Design: High-tech and well-built
As we mentioned, the Litter-Robot 3 looks more like a futuristic spaceship than a litter box. The brand says cats need to be over 5 pounds to trigger the sensor, but that’s really the only limitation for use. It can be used in single- or multi-cat households, and there’s no maximum weight limit, so chunky kitties should have no problems using the box.
In terms of construction, the Litter-Robot comprises two main pieces: the rotating inner globe and the base. Both are made of heavy-duty plastic. The globe is lined with rubber, and there are sensors inside for your cat to trigger. Once the sensor is set off, the unit counts down a set amount of time. You can choose 3, 7, or 15 minutes via the app before running the cycle. We chose 7 minutes.
When it’s time to cycle, the globe starts rotating slowly. Clean litter falls through a sieve into a compartment on one side of the globe, leaving any litter clumps and solid waste behind. The globe continues spinning to drop waste into the base of the unit. According to the manufacturer, this system reduces litter usage by up to 50 percent compared to scooping, making each box of litter last longer.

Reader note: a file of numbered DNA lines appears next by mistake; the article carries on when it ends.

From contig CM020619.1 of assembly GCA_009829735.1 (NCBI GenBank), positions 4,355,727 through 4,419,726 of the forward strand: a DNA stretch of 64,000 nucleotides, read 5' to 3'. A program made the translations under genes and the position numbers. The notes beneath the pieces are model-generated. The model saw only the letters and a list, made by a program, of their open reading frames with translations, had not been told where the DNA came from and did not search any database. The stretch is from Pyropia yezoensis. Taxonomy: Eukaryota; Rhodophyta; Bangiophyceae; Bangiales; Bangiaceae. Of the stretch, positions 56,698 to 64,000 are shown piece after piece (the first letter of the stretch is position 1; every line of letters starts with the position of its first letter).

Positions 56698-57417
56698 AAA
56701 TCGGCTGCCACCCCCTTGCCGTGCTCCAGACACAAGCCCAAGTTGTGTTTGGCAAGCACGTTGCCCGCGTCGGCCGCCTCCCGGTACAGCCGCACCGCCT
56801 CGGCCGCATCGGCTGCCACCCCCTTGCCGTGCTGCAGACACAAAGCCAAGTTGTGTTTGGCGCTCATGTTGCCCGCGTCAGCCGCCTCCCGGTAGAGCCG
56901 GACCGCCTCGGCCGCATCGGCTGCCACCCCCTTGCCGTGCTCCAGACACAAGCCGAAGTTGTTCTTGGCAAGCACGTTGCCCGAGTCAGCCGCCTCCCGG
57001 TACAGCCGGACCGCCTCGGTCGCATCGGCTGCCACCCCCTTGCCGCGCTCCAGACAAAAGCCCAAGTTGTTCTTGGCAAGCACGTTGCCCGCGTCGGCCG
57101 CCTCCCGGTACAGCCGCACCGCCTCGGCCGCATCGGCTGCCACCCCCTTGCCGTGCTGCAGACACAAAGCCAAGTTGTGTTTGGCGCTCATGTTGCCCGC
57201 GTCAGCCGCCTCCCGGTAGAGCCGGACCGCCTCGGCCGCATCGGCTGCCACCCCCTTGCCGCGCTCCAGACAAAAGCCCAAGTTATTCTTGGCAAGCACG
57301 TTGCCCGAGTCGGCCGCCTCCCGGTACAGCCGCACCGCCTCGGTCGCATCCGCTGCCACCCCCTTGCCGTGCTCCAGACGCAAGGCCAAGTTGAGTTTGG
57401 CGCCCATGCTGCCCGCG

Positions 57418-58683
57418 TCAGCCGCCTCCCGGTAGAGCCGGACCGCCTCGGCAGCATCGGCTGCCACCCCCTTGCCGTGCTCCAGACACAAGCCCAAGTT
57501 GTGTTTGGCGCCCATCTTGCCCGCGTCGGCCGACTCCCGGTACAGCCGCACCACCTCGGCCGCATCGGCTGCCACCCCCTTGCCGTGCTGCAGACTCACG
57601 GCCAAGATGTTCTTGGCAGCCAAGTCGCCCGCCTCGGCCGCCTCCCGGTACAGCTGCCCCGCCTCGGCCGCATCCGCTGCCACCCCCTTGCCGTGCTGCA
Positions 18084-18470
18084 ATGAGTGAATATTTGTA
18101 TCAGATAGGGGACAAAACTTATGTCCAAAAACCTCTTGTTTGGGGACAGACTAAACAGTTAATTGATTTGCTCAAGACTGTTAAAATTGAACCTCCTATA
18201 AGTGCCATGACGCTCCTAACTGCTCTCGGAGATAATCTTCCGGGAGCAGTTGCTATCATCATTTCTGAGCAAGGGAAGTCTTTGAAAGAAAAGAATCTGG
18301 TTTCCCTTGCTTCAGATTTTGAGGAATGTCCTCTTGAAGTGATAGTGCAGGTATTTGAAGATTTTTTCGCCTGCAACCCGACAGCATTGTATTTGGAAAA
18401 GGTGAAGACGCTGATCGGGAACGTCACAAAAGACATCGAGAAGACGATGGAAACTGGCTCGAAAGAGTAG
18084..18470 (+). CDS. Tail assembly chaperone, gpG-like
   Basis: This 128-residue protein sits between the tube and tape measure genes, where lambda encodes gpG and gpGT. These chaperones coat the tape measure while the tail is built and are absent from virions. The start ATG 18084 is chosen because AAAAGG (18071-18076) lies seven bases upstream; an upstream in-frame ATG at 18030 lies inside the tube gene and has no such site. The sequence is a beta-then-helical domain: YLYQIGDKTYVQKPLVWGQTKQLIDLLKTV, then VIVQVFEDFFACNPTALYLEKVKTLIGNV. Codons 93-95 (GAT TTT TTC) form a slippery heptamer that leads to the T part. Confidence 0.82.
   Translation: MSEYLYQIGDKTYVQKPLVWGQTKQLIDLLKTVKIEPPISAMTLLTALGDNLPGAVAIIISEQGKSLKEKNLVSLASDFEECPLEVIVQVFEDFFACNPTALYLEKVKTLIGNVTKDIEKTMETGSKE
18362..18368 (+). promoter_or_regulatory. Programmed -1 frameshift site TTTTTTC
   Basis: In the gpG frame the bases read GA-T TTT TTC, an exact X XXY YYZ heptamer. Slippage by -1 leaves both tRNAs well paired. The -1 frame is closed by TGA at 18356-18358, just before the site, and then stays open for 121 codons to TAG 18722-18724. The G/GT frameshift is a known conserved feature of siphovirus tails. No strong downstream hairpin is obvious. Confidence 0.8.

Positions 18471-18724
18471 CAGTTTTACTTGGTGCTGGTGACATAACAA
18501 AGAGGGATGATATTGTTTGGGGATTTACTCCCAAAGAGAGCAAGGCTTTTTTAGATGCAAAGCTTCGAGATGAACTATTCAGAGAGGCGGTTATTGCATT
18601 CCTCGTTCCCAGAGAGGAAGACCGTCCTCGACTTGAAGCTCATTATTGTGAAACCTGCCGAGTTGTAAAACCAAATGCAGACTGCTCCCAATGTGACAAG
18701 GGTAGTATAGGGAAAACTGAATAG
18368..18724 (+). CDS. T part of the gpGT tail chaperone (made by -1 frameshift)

Once the waste is deposited, the globe then rotates back to its original position—we noticed it actually rotates a bit further than necessary to make sure all the clean litter comes out of the sieve compartment, then returns to its starting position. The noise made during rotation is a quiet hum that’s easily drowned out by ambient noise. We stopped hearing it after a week.
The unit's base houses the waste drawer, which you can easily pull out and line with plastic bags. Three Litter-Robot bags are included with the unit. When we ran out, we used large shopping bags or trash bags instead. Sensors in the base sent us a push notification when the drawer was full.
In case of malfunction or if you want to trigger the cycle manually, you can use the Cycle and Reset buttons, or you can trigger a cycle via the app. In our experience, the unit worked as expected the majority of the time. The only issue we experienced was when we overfilled the unit with litter. There’s a max-fill line on the rubber globe; if you put too much litter, it can make the globe too heavy to spin.
Litter Options: Clumping is a must
For the Litter-Robot to work, you have to use clumping litter—otherwise, liquid waste won’t be deposited into the base. We tried out two different litter types with the Litter-Robot: Arm & Hammer Double Duty Clumping Litter and Arm and Hammer Clump & Seal Lightweight.